Arthur “Artie” Cabral is a prominent drummer on the national and regional music scene whose first professional music job came at the age of 13. Artie has also served as president of the Providence Federation of Musicians, AFM 198-457, for the past eighteen years and has just been elected to another two-year term.
Tag: Music (Singers, Composers)
Frankie Carle, 1903-2001, a native of Providence who became world famous as a pianist and composer, began studying the piano at the age of 5, and wrote his first song at age 13. He was the author of “Sunrise Serenade”, “Falling Leaves”, and “Lover’s Lullaby”. Born Francis Nunzio Carlone on March 25, 1903 to a
Bowen R. Church 1860-1923, founder of The American Band of Providence, one of the great symphonic brass bands of the late 19th century. Compared often with the U.S. Marine Band of John Philip Sousa, it was led by one of America’s foremost conductors, David Wallis Reeves. The band was accorded even more acclaim for its
George Michael Cohan was born in Fox Point, Providence on July 3, 1878 to Irish-Catholic parents. Cohan joined his parents and sister in a vaudeville act an an early age. Cohan became one of the leading Tin Pan Alley songwriters, publishing upwards of 300 original songs. He also became the most successful theatrical producer of
Dr. Joseph Conte was a renowned music director who had a long and eventful career as a concertmaster, conductor, bandmaster, violinist, and teacher. He was concertmaster of the Rhode Island Philharmonic Orchestra for twenty-one years. Conte was the founder and conducted The Young People’s Symphony of Rhode Island for sixteen years. He also served as
Mr. Arlan Coolidge, a Providence resident, was an internationally renowned violinist and a graduate of Brown University. He and served as Chairman of Brown’s Department of Music for thirty-one years, served as Executive Director of the Arts Rhode Island, and as Chairman of several Governor’s Commissions on fine arts. He was also involved with the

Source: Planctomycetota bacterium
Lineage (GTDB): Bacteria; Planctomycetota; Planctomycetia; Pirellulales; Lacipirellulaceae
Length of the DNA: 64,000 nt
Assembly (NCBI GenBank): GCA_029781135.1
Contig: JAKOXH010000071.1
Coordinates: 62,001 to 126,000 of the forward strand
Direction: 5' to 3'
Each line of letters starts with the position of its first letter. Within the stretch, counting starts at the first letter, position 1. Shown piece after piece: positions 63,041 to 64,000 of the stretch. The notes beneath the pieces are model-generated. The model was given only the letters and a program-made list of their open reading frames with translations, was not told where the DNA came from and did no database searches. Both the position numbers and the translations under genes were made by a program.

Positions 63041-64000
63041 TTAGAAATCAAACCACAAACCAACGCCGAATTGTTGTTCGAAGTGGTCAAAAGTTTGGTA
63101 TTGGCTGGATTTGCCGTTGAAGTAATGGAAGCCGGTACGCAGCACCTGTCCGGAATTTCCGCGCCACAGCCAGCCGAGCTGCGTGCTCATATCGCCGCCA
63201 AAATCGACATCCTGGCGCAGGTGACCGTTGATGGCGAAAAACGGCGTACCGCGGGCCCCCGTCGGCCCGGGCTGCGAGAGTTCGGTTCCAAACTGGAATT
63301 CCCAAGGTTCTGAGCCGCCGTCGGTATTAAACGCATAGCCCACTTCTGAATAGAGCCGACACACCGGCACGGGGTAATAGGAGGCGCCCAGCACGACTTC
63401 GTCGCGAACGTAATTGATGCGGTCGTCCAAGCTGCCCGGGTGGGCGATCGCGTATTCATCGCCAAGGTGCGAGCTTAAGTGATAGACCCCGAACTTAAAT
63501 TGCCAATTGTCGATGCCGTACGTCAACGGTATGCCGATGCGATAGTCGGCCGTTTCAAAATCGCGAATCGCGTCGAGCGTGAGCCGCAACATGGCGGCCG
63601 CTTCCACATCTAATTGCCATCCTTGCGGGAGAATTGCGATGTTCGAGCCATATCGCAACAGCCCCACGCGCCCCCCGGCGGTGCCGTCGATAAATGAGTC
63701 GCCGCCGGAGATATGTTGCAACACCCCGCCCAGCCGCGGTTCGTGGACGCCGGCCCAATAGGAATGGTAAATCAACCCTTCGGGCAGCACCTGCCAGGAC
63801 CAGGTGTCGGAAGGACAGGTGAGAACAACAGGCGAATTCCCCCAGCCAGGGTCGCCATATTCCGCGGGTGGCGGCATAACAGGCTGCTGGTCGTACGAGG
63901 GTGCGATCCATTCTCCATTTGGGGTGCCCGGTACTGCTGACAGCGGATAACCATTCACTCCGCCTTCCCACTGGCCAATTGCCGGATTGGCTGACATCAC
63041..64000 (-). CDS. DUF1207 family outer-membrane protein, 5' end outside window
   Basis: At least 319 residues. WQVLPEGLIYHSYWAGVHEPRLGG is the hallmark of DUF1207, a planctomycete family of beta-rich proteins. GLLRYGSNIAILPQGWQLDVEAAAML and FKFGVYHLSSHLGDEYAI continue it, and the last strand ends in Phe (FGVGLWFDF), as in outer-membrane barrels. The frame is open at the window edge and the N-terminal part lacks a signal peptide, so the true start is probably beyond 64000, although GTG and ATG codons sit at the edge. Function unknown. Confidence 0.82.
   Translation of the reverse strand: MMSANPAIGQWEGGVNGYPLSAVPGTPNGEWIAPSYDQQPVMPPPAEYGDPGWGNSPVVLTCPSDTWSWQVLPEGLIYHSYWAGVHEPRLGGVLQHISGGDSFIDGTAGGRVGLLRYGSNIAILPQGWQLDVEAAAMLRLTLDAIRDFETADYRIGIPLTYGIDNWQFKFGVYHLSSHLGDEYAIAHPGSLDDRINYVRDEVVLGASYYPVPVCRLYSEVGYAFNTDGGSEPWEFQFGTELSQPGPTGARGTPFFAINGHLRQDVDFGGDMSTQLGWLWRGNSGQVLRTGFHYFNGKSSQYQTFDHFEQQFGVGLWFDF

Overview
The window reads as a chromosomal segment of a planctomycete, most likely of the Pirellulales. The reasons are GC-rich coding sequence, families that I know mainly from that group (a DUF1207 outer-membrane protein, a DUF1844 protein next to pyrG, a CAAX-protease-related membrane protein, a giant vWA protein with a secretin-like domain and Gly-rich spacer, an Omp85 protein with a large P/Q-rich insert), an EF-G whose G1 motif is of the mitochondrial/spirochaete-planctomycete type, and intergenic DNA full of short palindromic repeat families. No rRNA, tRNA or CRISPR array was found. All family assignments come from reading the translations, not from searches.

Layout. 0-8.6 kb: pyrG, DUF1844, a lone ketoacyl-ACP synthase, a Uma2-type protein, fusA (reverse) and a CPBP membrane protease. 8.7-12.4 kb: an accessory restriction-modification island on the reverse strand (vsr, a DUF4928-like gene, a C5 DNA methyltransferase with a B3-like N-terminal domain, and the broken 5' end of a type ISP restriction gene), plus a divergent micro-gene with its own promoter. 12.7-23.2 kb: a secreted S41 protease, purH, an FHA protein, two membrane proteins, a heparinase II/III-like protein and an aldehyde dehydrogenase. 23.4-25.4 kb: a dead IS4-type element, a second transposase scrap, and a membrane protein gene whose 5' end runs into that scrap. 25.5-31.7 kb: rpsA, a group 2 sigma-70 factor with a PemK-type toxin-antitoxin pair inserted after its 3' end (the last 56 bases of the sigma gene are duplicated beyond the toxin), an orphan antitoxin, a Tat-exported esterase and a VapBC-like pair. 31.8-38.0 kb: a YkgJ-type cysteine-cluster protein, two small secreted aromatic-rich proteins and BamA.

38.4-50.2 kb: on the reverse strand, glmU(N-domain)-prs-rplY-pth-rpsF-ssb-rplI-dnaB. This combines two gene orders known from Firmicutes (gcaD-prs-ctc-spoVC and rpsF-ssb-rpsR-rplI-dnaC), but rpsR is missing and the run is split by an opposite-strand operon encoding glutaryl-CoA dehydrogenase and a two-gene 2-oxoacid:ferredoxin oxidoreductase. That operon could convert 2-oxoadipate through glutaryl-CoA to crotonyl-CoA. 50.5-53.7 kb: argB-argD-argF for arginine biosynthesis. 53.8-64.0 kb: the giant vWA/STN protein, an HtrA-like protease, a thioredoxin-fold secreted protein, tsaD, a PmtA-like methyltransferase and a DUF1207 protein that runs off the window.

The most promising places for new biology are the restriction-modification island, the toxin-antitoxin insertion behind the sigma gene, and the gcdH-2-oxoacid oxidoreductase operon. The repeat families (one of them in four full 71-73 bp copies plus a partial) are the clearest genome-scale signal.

Jimmie Crane, 1920-1988, was a noted songwriter and musician who was born Loreto Domenico Fraieli on Federal Hill in Providnce. He was urged to change his name as his musical group, The Hawaiians, became well-known on the radio. Many of his songs were performed by famous singers and bands.
Eileen Farrell, 1920-2002, who became a star of the Metropolitan Opera, launched her professional singing career in 1941 for CBS and made her Metropolitan Opera debut in 1960,earning world-wide acclaim. She spent her early years living in Willimantic and Norwich, Connecticut, but came to her mother’s hometown of Woonsocket in her teens. Farrell received the
Friend Friendly, 1915-1998, was a radio pioneer and executive, and a prime mover in the early development of Providence radio station WEAN. He became a professor of Journalism at Columbia University and broadcast advisor to the Ford Foundation. The broadcast newsroom at Columbia University’s School of Journalism is named for Friendly, as is a professorship
Bobby (Robert) Leo Hackett (January 31, 1915 – June 7, 1976) was born in Providence, the seventh of nine children to William (a blacksmith) and Rose Hackett. He was a popular American jazz musician who played trumpet, cornet, and guitar with Glenn Miller and Benny Goodman in the late 1930s and early 1940s. As a
Randall C. (“Randy”) Hien, 1949-2006, became legendary in Rhode Island for his remarkable accomplishments in two fields. As one of the most successful baseball coaches in the state, he devoted himself tirelessly to Rhode Island youth sports for thirty years. During that time, he transformed his beloved Lincoln Little League All-Stars into a nationally-competitive powerhouse, winning an
Dr. Raymond T. Jackson, originally of Providence, is an accomplished concert pianist and graduate of the Julliard School of Music. Noted for bringing the music of African-American composers to the concert stage. He has compiled a three-volume anthology containing works by two dozen African-American composers dating back to the early 1800s. He has held positions
The late Pearce Johnson was one of Rhode Island’s most proficient organizers who became a top executive in USO, producing and directing 125 USO shows as supervisor and President of Providence-Narragansett Bay USO, and a member of the USO National Council. He was awarded by the USO for thirty-five years of distinguished service. He also
Matilda Sissieretta Joyner Jones (“Black Patti”) 1869-1933, was a famous concert singer of the 19th century. After becoming the the first African-American artist to perform at the Wallack’s Theatre in New York, she toured South America, Europe and Canada. Known as “the Black Patti,” after Italian diva Adelina Patti, Ms. Jones performed in Madison Square